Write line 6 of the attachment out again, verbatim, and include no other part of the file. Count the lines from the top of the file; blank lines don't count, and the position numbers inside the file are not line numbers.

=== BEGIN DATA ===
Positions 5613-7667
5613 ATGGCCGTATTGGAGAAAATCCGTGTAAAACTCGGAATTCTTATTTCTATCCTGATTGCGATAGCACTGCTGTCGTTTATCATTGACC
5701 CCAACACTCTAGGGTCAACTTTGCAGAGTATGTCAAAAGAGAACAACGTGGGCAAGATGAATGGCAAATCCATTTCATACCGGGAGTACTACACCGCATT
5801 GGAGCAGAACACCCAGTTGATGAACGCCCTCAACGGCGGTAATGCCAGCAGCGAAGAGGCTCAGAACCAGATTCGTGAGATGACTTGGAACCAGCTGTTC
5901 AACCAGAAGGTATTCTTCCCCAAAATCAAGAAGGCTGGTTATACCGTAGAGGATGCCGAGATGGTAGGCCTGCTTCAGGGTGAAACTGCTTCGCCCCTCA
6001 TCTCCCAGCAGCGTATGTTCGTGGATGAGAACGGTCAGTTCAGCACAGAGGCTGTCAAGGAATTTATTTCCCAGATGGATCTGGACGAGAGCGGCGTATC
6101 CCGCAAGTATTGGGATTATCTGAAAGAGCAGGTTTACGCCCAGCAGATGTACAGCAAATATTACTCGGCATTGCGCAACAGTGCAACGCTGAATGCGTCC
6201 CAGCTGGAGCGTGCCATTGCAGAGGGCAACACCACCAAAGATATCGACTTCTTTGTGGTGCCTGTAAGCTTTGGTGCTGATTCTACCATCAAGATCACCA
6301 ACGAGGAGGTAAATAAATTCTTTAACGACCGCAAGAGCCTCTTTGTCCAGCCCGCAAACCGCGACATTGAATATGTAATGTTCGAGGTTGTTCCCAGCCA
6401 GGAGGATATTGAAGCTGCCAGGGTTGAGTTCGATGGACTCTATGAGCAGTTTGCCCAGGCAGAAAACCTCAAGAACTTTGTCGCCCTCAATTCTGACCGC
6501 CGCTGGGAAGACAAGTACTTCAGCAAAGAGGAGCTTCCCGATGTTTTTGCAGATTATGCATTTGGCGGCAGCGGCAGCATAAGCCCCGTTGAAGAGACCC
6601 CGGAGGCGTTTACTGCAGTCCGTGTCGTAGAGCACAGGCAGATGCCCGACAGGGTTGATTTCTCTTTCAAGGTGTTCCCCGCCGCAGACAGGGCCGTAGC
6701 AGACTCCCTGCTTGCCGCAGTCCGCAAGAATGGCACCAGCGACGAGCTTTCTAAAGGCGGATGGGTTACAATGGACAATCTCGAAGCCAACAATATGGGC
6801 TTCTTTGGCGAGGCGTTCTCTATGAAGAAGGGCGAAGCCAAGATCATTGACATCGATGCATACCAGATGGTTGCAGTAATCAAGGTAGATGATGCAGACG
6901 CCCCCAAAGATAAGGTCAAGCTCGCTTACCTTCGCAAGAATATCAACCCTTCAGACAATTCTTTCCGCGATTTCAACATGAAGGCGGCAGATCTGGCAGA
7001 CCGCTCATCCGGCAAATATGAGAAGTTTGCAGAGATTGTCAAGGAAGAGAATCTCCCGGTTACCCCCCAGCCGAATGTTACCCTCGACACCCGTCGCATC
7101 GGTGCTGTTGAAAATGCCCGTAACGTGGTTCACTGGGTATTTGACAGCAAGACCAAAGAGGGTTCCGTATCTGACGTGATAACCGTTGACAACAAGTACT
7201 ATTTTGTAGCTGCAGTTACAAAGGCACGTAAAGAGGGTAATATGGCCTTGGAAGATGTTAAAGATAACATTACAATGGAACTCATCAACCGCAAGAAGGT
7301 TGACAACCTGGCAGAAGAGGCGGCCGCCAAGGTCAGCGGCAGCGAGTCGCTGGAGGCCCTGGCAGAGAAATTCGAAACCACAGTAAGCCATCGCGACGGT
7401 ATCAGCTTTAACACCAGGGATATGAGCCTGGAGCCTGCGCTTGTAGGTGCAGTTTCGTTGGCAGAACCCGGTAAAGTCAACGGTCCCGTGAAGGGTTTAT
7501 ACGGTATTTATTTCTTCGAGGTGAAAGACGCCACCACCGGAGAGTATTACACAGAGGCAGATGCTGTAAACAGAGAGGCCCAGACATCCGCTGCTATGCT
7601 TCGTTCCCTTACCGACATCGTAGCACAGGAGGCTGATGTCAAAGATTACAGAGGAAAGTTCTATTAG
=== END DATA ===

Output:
6001 TCTCCCAGCAGCGTATGTTCGTGGATGAGAACGGTCAGTTCAGCACAGAGGCTGTCAAGGAATTTATTTCCCAGATGGATCTGGACGAGAGCGGCGTATC